Yes, it looks like a science project or a still for a submarine, but the USFT is a shrine to function following form. When you get into the WFTF-approved shooting position, the USFT fits better than any air rifle made. And it out-shoots most of them — the big-name guys included. It’s so perfect that parts of its design have been declared illegal for official competition. And that when there are gizmos and harnesses for shooters that are purpose-built!
My encounter with the Simple Simon and with the USFT is what prompted me to suggest to Crosman the rifle that became known as the Benjamin Discovery. They didn’t think it was possible to push .177 pellets up to 1,000 f.p.s. on air at 2,000 psi until their engineer, Ed Schultz, modified two 2260s — one in .177 and the other in .22. The .177 got almost 1000 f.p.s and the .22 got 850 from the start. This is just an aside to recognize where the idea came from.
The USFT is so accurate that practically no air rifle on the planet can match it. My first rifle was sent with a test target that was shot at 51 yards, Twenty-five pellets passed through a group that measures 0.663-inches between centers.
The test target that was sent with my first USFT.
This target was shot in a test tunnel where air could not disturb the pellets, but then I shot a 5-shot group at 50 yards on a windy day (15 mph from 6 o’clock) with that same rifle. Those five JSB Exact Heavy pellets went into a group that measures 0.355-inches between centers.
I don’t know for certain how high this new rifle needs to be filled. My first rifle said to fill to 1800 psi MWP (maximum working pressure) but a chronograph check proved that 1650 psi is what it liked. The current rifle says the same thing on the receiver and I will naturally do the same test.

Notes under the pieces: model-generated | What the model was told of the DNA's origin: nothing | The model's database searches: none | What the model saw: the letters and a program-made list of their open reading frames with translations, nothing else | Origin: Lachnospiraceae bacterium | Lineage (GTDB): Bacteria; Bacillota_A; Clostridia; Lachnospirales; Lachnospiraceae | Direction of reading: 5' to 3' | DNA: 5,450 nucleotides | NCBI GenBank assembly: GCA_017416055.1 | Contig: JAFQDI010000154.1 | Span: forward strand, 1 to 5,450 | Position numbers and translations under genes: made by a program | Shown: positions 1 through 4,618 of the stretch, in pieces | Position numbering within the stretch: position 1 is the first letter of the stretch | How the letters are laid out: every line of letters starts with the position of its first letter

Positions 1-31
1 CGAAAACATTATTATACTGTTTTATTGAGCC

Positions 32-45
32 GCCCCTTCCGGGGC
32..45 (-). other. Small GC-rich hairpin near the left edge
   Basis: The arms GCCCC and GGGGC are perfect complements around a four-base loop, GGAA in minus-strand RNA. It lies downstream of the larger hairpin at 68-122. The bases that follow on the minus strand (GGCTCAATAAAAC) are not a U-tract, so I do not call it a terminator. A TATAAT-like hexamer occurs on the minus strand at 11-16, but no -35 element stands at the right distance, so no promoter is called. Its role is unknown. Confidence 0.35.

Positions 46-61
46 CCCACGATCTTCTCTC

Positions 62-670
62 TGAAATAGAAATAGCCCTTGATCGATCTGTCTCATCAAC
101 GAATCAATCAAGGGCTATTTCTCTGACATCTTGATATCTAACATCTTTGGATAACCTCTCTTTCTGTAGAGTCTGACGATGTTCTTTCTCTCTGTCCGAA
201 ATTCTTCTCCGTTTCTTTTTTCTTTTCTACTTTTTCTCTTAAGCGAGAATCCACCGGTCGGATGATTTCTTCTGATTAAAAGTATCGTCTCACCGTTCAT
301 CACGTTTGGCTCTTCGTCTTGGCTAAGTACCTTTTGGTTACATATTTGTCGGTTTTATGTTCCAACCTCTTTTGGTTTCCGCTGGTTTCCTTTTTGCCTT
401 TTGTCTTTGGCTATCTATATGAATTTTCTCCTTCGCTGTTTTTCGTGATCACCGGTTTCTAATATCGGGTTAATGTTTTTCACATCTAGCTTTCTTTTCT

The fill port is covered by a protective cap. The gauge is custom made for the USFT.
Trigger and hammer
The trigger is delightfully light. My other one released at 3 ounces and we shall see with this one. To cock the hammer, which is very light, you pull it back until the sear catches it. You can also cock the sear without the hammer for dry-firing.
The hammer is down on the rebounding valve stem. This is the fired position.
Here the hammer is cocked and held by the sear.
As you can see, the parts are exposed for servicing and where possible, adjustment. Even the firing valve can be removed for servicing with a tool sold by Mac1. The USFT is made for owner servicing, though many owners report two decades of use without replacing so much as a seal or o-ring. And that leads me to the conclusion of this report.
Yes, I did own a USFT rifle many years ago and, yes I did test it for you. At the time, though, my testing regimen hadn’t been as fully developed as it is today. There are also wonderful new pellets on the market that didn’t exist back then. That rifle is long gone so my plan is to test the heck out of this new/old rifle for you. I may even use it as a testbed for some experiments we have discussed.